Medication-specific factors impacting adherence commonly include either administration or adverse effects. For example, acamprosate is a generally well-tolerated medication, but it requires administration three times per day, which may prove challenging for some patients.6 Disulfiram, on the other hand, is only taken once daily but may require some lifestyle changes to avoid alcohol-containing products. Alternatively, XR naltrexone is administered only once per month but requires a clinic visit and may result in injection site reactions.8
As with other long-acting injectables, XR naltrexone is commonly preferred for patients who have poor adherence to oral medications. In fact, XR naltrexone has previously been shown to have a lower discontinuation rate compared with oral alternatives for AUD, including naltrexone, disulfiram, and acamprosate.3 However, in a more recent study6 no significant difference was found in adherence rates between oral and XR naltrexone, which is converse to what is widely accepted in clinical practice. This study also found that oral naltrexone significantly reduced the number of alcohol-related admissions (ARAs) at 30 days, whereas XR naltrexone did not. Bear in mind that this was a retrospective study6 with a small sample size. At present, there is conflicting evidence on this topic and a paucity of information specifically in the veteran population regarding adherence to oral versus injectable AUD pharmacotherapy and patient-specific risk factors for low adherence.
The primary objective of this study was to determine whether adherence rates differ between oral naltrexone, disulfiram, or acamprosate and injectable XR naltrexone in veterans during the first year of treatment using the portion of days covered (PDC) model. The PDC model computes an adherence percentage based on the number of days during a time period that a patient has an adequate medication supply based upon refill data.9 For XR naltrexone, refills were determined for the PDC by documentation of injections by clinic nurses (because this is a clinic-administered medication). The PDC is an indirect measure of adherence and does not assess for actual medication administration for oral drugs. Secondary objectives were to determine differing characteristics between patients with high (≥80%) versus low (≤60%) adherence at 3 months and to compare medication discontinuation and ARA rates between medication groups at 12 months.9,10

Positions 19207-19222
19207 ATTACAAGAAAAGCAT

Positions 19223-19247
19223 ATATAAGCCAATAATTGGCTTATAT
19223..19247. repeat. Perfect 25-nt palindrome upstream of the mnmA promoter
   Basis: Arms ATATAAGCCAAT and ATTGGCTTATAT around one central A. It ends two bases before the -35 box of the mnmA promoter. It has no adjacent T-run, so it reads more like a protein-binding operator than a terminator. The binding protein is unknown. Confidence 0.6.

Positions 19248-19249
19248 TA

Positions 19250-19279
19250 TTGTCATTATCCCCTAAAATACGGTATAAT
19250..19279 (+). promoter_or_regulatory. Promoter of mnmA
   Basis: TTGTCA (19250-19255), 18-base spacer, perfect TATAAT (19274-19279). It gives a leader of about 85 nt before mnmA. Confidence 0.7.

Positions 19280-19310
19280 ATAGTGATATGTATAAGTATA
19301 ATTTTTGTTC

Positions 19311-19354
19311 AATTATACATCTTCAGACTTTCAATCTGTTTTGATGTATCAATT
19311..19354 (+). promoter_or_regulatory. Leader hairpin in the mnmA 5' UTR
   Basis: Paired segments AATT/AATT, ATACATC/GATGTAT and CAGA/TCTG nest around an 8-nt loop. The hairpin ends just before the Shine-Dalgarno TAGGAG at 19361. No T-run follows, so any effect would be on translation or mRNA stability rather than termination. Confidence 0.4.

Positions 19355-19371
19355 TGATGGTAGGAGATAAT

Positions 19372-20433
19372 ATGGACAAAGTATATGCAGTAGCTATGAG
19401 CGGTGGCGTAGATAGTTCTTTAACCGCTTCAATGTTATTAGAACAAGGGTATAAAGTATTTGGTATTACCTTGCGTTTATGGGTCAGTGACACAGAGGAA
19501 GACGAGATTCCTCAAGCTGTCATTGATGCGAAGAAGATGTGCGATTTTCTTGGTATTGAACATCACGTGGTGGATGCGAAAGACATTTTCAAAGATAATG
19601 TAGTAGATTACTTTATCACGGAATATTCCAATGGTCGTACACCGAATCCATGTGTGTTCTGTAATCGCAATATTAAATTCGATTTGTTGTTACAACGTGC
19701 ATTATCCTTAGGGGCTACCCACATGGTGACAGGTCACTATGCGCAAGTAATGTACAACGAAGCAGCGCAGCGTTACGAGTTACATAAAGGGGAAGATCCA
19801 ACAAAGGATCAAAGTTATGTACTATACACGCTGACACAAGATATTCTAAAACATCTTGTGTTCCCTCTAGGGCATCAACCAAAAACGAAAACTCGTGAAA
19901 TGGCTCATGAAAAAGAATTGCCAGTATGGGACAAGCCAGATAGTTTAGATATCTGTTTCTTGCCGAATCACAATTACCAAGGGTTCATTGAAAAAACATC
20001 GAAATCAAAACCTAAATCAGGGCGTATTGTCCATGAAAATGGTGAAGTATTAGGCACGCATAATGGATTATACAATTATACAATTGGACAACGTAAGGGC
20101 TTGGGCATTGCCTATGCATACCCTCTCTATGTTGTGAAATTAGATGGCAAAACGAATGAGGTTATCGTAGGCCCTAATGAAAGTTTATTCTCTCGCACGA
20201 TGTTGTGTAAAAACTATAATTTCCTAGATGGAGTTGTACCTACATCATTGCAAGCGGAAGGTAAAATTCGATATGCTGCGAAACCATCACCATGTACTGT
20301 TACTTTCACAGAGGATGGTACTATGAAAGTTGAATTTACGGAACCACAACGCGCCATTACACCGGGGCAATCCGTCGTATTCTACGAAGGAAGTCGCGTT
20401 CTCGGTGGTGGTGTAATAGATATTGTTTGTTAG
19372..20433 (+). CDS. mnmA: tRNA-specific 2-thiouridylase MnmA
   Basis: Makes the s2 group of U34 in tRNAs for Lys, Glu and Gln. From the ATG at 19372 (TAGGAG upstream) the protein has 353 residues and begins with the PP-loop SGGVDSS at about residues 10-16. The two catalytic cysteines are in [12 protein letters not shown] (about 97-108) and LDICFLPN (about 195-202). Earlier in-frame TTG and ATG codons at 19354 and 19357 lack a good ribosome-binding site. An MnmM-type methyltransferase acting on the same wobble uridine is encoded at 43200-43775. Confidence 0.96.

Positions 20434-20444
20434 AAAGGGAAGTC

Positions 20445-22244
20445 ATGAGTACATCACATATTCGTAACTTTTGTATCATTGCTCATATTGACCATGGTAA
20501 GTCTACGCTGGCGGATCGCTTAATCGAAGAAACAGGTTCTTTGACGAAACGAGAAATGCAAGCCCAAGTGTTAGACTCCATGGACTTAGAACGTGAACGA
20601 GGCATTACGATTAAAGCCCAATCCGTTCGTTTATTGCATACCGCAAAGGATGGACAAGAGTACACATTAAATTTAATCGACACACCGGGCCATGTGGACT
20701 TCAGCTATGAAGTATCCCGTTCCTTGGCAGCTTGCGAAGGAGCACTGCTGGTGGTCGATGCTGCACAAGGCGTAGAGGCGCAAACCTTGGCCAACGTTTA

A retrospective chart review was conducted to include mental health patients identified from the VA Informatics and Computing Infrastructure database who were initially prescribed the AUD medication between June 30, 2015 and June 30, 2018. Included patients were adults newly started on the AUD medication who had an AUD diagnosis on the index date and were treated outpatient for the first year of treatment (except for ARAs). Patients were excluded if prescribed the AUD medication on an as-needed basis, if they had cognitive impairment (neurocognitive disorder, dementia, history of cerebrovascular accident), and if they were diagnosed with bipolar disorder, schizophrenia, or a personality disorder.
Data collected for the primary outcome included the AUD medication prescribed, route of administration, and the PDC calculated every 3 months through the first year of treatment following AUD medication initiation. For the secondary objectives, information collected included demographic information, psychiatric diagnoses, psychotropic medications, involvement in psychotherapy, number of mental health visits with a prescriber during the first year, any previous AUD medication trials since 1995 as documented in the electronic medical record, number of standard drinks per day per patient report on the index date, ARA rate, and discontinuation rate (number of patients discontinuing treatment out of the total for each medication group). Patient data were collected through the computerized patient record system by manual chart reviews. For the statistical analysis, baseline characteristics were analyzed using analysis of variance and χ2 analysis. The primary outcome was determined using Mann-Whitney U test. Tests used for secondary outcomes depended upon the type of data and sample size and included Student t test, Fisher exact test, and χ2 test.